I attended the first App School some weeks back and, as a staunch critic of week-long training courses, I’ve come to be convinced of the opposite.
If you’re a developer, no matter how experienced, interested in iPhone development, read on!
I’m a developer first, with Java being my first language. I’ve programmed in Objective-C for about 6 months (and didn’t like it all that much at the time!). As most practical developers, I was convinced that training courses weren’t all that useful, and that online material was more than an adequate substitute. I still hold that opinion about certain types of courses, but certainly App School was an eye-opener, and I’d heartily recommend you check it out, if you’re considering starting iPhone development (and have some development experience).
The App School course covered Objective C in enough detail to get started, but in short enough time to not get bored. That’s quite a hard thing to do. Yeah, sure, most of us were having difficulties with memory management concepts, but those difficulties were easily turned in to “oh yeah” light bulb moments by referring back to the notes. After some theory, we were quickly immersed in creating applications on the SDK. Always a crowd pleaser (to be actually doing something), and I think the mix of theory versus getting knee-deep in practical application is something that is both tricky and important to get right (so your audience is not bored/tuned out, but is equipment with the necessary knowledge to not get lost).
You can see, for yourself, what the course covers, but we were definitely in a position to author decent iPhone applications by the end of the week. We covered using all the standard UI layouts and components, managing content, retrieving content and using the iPhone built-in features. This, within a week? Yes, really!
Why my opinion on training courses changed
So, my main criticism of training courses, up to this point, was that they were a doddle. Certainly any course I’ve been on (including development-related ones) was considered a holiday with some completely meaningless certificate that you got at the end (whether or not you excelled at the course). Most were geared to too wide an audience, so everyone on the course was either completely lost, or completely bored at various stages of the course.
App School was different in that regard. They’d already set out the minimum requirements, and with Objective-C not being one of them, you might be concerned that it’d be too wide an audience. As above, this was handled brilliantly.
My other main criticism of training courses is that they’re too theoretical. On programming courses, we didn’t touch an IDE or SDK, on source management courses we didn’t do a single check-in, on DBA courses there was no database server to connect to. You get the idea.
App School was completely different. The course was almost entirely practical exercise based. I can’t stress how valuable a way of learning this is. We were never bored (except maybe for 1 or 2 slides of Objective-C memory management!!), because we were seeing the results of our learning in real time. As 1 of us had run in to a problem, it was quickly resolved and the rest of us all learnt from that experience. That’s something no book, or online material will help with. The week was full of incidents of “what the hell does that mean” responses to generic, non-helpful SDK errors. All of us came away knowing some of the causes.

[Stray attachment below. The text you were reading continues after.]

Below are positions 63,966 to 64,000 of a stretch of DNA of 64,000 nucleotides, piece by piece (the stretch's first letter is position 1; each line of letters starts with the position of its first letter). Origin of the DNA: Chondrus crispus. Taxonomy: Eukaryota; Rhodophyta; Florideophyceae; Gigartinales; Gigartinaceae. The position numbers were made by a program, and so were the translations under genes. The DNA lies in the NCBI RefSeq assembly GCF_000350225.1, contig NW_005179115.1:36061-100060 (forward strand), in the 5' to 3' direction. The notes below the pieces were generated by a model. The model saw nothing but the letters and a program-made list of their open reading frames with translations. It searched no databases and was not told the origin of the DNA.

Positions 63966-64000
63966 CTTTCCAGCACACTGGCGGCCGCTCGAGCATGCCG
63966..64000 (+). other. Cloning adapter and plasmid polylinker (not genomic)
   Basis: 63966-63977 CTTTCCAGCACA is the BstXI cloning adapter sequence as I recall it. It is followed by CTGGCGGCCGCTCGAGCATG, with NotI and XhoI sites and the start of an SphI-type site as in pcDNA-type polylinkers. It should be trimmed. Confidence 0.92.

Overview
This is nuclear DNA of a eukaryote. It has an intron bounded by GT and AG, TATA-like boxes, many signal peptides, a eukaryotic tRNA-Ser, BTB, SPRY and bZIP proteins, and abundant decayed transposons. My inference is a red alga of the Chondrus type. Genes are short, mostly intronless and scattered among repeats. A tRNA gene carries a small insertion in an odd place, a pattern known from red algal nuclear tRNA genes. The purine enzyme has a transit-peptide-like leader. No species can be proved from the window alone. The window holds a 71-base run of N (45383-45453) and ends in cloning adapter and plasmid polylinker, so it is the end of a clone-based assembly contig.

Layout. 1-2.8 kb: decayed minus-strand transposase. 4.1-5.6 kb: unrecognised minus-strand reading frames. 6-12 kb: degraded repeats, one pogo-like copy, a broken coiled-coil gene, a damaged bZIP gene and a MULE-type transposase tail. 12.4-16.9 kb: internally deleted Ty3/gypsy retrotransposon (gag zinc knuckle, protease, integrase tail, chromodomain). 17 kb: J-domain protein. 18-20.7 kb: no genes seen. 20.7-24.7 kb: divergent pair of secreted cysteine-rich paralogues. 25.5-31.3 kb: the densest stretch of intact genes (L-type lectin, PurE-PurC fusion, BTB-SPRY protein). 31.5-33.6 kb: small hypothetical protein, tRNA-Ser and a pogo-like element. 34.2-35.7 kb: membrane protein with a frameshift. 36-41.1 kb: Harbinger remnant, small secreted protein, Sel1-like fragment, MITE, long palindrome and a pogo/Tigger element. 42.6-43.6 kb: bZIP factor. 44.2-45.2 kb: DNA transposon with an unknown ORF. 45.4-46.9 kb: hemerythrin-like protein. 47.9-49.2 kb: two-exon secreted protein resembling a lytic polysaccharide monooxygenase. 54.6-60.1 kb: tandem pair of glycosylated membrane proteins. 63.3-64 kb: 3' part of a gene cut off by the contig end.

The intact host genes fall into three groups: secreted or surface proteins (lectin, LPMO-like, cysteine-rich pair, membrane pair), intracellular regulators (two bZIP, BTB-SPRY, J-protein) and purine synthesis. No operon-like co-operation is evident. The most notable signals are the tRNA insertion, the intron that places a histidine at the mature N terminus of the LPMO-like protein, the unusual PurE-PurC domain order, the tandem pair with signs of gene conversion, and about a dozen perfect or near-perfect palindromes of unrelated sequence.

Was the course well presented?
The content was rockin’, the learning was good. How well was the course run? Don’t be fooled by the relative inexperience of the presenter, Daniel! We built up a good rapport with him from early on, and he was well able to answer the various questions thrown at him. It’s easy present some slides in a clear manner, the skill is being able to back that up with subject knowledge, and Daniel had that in abounds. He was able to spot the weaknesses (did I mention memory management?!) and deal with them 1-to-1, with everyone learning from that process.
We got great entertainment from the staff at the hotel, including the bravery of one student, John, who asked the chef if a particular dish (mince-meat looking) was beef. Even after the chef paused, muttered “Uhh”, paused again, and said “I think so”, John chose that dish. Kudos! The hotel is hard to get to, there’s no denying! I got lost only living 10 minutes down the road, armed with Google Maps. It’s a bit out of public transport’s way (though there are nearby buses). However, the facilities were top notch (the air-con actually worked, for example; bonus marks for a working projector). We were well looked after.
Was I convinced?
Absolutely! No longer do I hold the opinion that all training courses are a waste of time. I experienced a very valuable way of learning, and learnt lots. I’m still processing a lot of what I learnt! I came away with the ability to develop for the iPhone, and (more importantly, in my opinion) the ability to troubleshoot when things go wrong.
I’d heartily recommend App School, based on my experience. If you have a reasonable experience with any sort of OO programming, you’ll be an ideal candidate. You won’t be bored, and you most likely won’t be overwhelmed (not always anyway!). It’s a tough course, in that you need to be there to learn, not on a junket. But, learn you will; of that I can assure you!
My thanks to Daniel, and those involved behind the scenes at App School; who said you can’t teach an old dog new tricks?
Finally, as a disclaimer, I was given a subsidised place on the course. I’m a transparent person, if you know me at all, so while it might be easy for me to be so positive on a subsidised place, I was under no pressure to post any of the above, and certainly wasn’t paid for it.